Submitted to: National Irrigation Symposium
Publication Type: Abstract Only
Publication Acceptance Date: November 14, 2000
Publication Date: N/A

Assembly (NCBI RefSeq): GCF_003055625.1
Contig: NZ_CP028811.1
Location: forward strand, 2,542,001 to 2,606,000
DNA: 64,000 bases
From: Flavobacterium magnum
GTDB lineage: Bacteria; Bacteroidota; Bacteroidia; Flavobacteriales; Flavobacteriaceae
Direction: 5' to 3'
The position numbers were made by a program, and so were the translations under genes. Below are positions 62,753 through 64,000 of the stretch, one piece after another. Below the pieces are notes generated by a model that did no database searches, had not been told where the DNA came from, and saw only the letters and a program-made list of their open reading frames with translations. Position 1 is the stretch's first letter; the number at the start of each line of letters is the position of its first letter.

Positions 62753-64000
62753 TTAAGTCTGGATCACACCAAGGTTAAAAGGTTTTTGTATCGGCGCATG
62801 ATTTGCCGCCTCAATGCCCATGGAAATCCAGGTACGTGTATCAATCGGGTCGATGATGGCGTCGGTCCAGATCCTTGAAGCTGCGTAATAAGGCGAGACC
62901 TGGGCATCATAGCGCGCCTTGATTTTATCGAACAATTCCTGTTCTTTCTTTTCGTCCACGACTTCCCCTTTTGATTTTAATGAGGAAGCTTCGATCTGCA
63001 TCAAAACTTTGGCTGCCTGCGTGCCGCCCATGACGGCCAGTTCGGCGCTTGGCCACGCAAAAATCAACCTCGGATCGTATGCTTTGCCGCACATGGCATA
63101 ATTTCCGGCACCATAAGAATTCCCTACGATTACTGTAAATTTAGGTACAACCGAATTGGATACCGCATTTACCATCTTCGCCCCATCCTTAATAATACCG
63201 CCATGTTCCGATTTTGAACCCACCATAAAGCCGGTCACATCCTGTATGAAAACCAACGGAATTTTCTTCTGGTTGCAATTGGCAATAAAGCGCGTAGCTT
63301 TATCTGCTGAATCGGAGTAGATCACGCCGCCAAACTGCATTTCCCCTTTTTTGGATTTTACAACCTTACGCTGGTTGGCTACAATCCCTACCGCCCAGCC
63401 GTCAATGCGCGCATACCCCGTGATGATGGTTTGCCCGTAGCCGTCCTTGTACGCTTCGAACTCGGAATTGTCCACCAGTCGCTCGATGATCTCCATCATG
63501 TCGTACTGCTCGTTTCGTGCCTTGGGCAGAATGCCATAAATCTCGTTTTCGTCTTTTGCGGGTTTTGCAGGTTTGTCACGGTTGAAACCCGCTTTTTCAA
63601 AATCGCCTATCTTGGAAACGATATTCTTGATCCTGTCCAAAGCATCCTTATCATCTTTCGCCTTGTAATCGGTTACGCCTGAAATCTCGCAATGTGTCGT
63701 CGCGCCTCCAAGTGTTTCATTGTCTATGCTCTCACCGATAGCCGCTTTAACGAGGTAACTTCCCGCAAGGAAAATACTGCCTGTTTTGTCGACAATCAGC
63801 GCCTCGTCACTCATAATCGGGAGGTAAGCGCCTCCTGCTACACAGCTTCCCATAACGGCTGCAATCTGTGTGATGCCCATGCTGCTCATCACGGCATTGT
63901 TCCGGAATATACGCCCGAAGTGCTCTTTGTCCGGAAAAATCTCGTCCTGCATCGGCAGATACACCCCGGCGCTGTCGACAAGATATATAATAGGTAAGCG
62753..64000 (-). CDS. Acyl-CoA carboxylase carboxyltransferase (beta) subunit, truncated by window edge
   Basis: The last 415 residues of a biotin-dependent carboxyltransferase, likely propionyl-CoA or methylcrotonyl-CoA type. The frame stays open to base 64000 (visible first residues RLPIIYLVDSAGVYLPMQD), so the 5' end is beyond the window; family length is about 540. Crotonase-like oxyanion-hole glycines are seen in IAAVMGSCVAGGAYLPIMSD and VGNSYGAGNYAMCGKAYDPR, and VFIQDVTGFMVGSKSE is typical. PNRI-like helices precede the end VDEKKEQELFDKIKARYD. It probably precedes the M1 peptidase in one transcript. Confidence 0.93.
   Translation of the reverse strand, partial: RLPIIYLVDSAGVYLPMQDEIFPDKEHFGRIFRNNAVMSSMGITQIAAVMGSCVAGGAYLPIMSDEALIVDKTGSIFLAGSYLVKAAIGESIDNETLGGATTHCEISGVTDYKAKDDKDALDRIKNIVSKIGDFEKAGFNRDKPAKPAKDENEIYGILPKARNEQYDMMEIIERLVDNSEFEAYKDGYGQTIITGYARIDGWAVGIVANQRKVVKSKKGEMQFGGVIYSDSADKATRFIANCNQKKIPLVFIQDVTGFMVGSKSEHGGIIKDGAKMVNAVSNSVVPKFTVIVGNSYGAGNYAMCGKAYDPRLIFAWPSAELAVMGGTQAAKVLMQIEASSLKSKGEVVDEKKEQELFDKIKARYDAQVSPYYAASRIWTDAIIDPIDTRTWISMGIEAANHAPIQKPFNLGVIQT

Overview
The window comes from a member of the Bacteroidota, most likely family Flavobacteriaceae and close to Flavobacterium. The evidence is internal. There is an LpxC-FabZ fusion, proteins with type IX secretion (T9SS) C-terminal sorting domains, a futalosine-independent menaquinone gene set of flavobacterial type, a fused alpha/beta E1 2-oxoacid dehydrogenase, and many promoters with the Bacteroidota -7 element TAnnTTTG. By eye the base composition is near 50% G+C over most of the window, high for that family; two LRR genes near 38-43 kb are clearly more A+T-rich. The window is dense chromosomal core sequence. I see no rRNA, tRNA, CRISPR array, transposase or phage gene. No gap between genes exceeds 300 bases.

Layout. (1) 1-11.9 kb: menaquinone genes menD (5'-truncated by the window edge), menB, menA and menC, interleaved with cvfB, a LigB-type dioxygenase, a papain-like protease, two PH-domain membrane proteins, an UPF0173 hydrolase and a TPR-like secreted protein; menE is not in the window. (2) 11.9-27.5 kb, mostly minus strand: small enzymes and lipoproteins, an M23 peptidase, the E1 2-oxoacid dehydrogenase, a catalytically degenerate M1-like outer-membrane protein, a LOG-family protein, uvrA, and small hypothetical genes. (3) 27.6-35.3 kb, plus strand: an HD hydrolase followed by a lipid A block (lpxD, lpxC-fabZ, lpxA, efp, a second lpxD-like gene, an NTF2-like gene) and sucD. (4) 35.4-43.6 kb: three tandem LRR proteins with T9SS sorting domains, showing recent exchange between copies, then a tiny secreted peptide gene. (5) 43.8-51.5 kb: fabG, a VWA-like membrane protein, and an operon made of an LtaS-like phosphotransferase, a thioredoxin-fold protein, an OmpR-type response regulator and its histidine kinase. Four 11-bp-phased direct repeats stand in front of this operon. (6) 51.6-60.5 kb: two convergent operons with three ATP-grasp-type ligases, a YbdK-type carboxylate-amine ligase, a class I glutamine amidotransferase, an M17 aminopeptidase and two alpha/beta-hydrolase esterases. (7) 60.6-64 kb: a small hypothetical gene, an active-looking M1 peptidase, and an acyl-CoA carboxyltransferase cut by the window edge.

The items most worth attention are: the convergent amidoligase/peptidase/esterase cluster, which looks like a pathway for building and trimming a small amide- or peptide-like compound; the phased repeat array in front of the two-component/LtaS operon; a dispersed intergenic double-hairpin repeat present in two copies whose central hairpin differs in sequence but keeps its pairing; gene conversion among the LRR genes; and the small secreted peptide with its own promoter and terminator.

In an effort to maximize the benefits of using microirrigation systems, and thereby reduce the risk to growers for investing in these expensive systems, we are evaluating microirrigation systems along with different scheduling strategies in peach (Prunus persica (L>) Batsch cv. Crimson Lady on 'Nemaguard' rootstock). The main objective of the research is to develop irrigation management practices that 1) improve crop water and nutrient acquisition and use efficiency during early stages of development (pre-production), and 2) ultimately enhance crop productivity in peach for growers on the east side of the San Joaquin Valley. In 1999, three different irrigation systems - microspray, drip (surface and subsurface), and furrow - were installed in a 1.7 ha field prior to planting. Using these systems, we are testing over the first 3 years of tree growth variations in timing and placement of irrigation water, as well as differences in total amounts of water applied (20 treatment comparisons). Optimal nitrogen application rates are also being tested (10 treatment comparisons). Measurements are being made periodically during the growing season to determine the effects of these different irrigation systems and strategies on water and nutrient usage by peach trees, as well as the effects they have on tree growth and productivity. First year results have already pointed to the benefits of using caps on microsprays and of applying drip irrigation on the surface when trees are initially establishing their root system. During the second year, additional measurements are being made to determine the effects of irrigation treatments on the availability of water and mineral nutrients in the soil relative to the distribution of roots.